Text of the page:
Need advice: multiple fretless basses with different scales

Discussion in 'Basses [BG]' started by Philbiker, Feb 26, 2004.

  1. Philbiker

    Philbiker Pat's the best!

    Dec 28, 2000
    Northern Virginia, USA
    I just got my second fretless, a Brice 6 string. It's nice, sounds and looks pretty good. It's not great quality, but it's good enough for now. It's nowhere near the quality of my Dean Edge 5 fretless, also made in Korea.

    Anyways, I'm having trouble intonating. If I'm not looking, I'm always flat, and I hit the end of the neck looking for Bb and F. :( Should I be concerned here? The 35" Dean was my first ever fretless and I'm just getting comfortable intonating that.

    Basically I want to hear from your fretless players, if I work at this, is there hope that I can get used to the multiple scale lenghts on different basses? Or should I just sell one of these, admit my mistake, and get matching ones. How do you deal with it?

    BTW both of these basses are unlined. :crying: :bawl:
  2. Philbiker,
    The obvious/best answer would be to stick with one scale, but yes, it is possible to get used to playing fretless on different scales. If you have spent a bit of time with them, your muscle memory seems to adapt fairly quickly when switching.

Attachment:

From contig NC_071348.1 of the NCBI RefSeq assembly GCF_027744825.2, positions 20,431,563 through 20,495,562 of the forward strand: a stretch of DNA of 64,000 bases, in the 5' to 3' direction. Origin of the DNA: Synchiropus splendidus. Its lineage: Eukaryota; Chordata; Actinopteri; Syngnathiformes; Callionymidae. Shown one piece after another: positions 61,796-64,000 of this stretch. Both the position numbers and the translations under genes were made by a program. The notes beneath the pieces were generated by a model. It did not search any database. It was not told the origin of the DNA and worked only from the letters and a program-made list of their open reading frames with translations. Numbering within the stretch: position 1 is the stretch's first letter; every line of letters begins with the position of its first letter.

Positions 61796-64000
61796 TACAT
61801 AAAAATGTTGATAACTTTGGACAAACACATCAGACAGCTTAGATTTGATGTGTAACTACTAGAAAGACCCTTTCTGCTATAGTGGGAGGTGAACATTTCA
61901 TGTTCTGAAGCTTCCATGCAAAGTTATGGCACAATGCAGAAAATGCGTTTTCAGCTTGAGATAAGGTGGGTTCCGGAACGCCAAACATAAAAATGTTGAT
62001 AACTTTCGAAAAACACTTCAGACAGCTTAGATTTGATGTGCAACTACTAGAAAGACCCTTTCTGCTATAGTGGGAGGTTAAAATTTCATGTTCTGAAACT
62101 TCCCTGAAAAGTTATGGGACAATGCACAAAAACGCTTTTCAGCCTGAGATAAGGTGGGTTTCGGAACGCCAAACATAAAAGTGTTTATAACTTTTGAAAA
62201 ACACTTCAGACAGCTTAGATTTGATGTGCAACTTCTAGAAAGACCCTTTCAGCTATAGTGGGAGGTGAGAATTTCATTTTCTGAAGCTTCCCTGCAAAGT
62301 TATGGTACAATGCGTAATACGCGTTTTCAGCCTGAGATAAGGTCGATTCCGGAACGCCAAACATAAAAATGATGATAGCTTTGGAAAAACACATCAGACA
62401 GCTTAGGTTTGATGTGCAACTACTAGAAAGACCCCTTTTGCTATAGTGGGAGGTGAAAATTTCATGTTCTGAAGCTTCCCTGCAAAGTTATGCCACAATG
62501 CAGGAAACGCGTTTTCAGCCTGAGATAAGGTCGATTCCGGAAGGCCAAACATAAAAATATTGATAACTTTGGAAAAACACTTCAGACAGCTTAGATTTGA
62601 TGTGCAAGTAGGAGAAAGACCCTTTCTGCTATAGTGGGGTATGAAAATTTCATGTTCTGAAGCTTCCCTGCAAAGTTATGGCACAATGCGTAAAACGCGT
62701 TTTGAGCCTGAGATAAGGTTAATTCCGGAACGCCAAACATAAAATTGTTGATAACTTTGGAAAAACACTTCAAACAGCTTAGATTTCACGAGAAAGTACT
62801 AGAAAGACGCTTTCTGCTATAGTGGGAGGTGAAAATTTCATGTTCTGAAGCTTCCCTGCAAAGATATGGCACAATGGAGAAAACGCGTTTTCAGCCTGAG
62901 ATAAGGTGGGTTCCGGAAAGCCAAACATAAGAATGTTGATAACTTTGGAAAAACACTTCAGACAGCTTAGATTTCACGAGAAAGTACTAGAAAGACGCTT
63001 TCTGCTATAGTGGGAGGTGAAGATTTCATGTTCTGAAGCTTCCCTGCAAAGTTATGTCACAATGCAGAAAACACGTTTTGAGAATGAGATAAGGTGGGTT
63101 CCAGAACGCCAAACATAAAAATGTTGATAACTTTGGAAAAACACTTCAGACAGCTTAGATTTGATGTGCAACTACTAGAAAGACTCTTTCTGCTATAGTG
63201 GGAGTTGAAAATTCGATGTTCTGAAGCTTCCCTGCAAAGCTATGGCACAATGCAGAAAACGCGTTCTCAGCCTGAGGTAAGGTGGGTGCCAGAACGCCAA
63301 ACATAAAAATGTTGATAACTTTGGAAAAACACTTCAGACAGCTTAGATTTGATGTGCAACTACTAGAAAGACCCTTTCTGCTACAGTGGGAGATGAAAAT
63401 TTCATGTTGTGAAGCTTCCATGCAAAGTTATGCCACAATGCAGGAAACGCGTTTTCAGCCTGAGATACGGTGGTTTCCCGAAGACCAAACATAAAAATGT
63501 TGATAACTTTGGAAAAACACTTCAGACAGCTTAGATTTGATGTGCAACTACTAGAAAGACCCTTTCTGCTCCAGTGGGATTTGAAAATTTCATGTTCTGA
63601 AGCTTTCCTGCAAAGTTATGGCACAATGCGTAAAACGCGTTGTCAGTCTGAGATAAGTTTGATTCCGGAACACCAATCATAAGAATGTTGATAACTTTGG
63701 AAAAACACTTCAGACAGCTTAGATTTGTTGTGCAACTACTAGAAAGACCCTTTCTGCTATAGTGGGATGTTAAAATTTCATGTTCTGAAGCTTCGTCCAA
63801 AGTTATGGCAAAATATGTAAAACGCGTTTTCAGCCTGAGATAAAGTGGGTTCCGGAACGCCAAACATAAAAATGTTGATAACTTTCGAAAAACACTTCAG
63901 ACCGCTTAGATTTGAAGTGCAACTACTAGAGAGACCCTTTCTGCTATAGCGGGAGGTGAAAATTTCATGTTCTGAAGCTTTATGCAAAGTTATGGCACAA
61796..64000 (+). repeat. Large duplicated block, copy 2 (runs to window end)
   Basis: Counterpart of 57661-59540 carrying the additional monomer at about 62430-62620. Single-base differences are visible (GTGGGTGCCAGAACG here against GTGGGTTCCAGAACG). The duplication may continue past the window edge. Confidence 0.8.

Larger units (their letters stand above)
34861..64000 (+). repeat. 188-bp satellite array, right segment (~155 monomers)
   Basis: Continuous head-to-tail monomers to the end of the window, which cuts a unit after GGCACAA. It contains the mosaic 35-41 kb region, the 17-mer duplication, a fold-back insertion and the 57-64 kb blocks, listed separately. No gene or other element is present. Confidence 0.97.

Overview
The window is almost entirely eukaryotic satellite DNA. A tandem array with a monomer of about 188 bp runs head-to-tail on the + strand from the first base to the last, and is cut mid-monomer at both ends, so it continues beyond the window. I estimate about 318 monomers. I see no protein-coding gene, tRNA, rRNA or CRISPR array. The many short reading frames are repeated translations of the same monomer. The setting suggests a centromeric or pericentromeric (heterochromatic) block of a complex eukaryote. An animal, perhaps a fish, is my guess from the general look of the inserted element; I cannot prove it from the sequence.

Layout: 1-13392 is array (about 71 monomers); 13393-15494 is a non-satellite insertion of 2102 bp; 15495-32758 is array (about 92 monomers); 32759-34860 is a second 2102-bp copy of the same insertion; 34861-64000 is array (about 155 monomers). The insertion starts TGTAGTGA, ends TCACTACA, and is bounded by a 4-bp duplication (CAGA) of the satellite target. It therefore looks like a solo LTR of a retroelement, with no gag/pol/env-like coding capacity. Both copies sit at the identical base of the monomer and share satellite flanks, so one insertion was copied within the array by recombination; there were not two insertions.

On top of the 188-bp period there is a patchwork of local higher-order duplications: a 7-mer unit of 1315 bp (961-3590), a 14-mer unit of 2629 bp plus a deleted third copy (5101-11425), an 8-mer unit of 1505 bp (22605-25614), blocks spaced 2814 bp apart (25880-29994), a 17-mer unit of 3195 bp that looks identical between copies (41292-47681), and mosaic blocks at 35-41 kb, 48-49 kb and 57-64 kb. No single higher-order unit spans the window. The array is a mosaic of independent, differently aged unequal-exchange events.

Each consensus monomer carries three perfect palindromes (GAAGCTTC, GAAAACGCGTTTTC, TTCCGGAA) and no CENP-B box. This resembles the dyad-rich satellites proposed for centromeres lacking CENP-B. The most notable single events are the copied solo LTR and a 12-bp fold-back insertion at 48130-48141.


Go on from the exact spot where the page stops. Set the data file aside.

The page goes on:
You must use a lot of the same intonation tricks that you'd use on any fretless, constantly checking your intonation with open strings (to compare pitches), harmonics (same thing).

    Practice each differently scaled bass one after the other each practice session and use easy to hear and useful intervals such as octaves, fifths, arrpegios before playing other songs/material. Go slow. You'll find it far easier than you think if you do the above. I'm sure you'll get other good tips from full time fretless players. I use a few different scales (34, 32, 30) in studio sessions and with a little peeking it gets easier!
  3. appler

    appler Guest

    I don't really play much fretless electric, but I play double bass at school and for some projects (lots of different uprights) and it just takes a little while to get used to different sized basses. All you need to do is practice, it'll come to you.